Given Man With the Magic Soap’s sheer breadth of textures, it’s unsurprising when Cayzer mentions that neither of the pair knew what the finished product would sound like until the job was done. As such, he admits, the results have proven a little startling. “One thing that struck me was that neither of us are big doom metal fans, yet to my ears, there are definitely parts that have ended up sounding like that.”
The idea, Roberts continues, was never to approach the project as if they were starting a band, but rather to use these influences and the traditional studio setup as a new wellspring of sound. Most tracks are the product of extended improvisations, with recordings from across different sessions mixed and matched digitally. In some sense, the process is not dissimilar from electronic music production, with Cayzer effectively utilising the studio itself as a sample bank and collaging tool.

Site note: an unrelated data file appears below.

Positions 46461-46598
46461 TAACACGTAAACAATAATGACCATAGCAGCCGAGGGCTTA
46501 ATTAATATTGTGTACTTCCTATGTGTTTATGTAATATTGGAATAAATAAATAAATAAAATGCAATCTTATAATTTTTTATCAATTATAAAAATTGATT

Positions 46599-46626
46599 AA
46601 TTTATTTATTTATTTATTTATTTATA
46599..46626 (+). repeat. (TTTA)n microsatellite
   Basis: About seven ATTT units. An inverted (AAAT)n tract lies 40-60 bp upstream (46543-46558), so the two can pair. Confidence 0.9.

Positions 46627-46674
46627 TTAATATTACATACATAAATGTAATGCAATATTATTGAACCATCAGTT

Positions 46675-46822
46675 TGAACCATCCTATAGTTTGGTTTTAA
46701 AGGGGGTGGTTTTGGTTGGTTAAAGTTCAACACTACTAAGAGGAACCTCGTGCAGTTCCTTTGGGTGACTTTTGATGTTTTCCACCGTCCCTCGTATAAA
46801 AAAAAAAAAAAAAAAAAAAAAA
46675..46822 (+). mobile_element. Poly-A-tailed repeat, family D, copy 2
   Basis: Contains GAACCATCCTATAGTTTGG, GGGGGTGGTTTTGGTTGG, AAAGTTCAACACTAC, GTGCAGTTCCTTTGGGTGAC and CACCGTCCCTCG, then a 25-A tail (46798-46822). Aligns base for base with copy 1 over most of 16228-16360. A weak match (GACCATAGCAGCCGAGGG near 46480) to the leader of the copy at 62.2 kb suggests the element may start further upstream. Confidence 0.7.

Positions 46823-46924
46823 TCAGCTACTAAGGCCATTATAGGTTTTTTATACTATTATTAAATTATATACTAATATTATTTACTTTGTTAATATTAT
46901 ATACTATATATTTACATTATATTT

Persher is an attempt, at least on Cayzer’s part, to reckon with the frustration he feels with the music of his youth, pushing it in directions he has always felt possible. The purchase of a new guitar in 2020 fermented this drive, as did recent releases that showed a similar eagerness to experiment with heavy sounds. One came from Austin, Texas-based band Portrayal of Guilt. “Last year, [the band] did a record called Christfucker,” he continues, “which was way stranger and sludgier than the skramzy emo violence they’ve previously done. It sounds like a million things happening at once.” Production credits on that release include Ben Greenberg of New York industro-punks Uniform, whose marriage of blistering riffs, power electronics and blast beat drum machines is not far removed from Persher’s own menacing sound.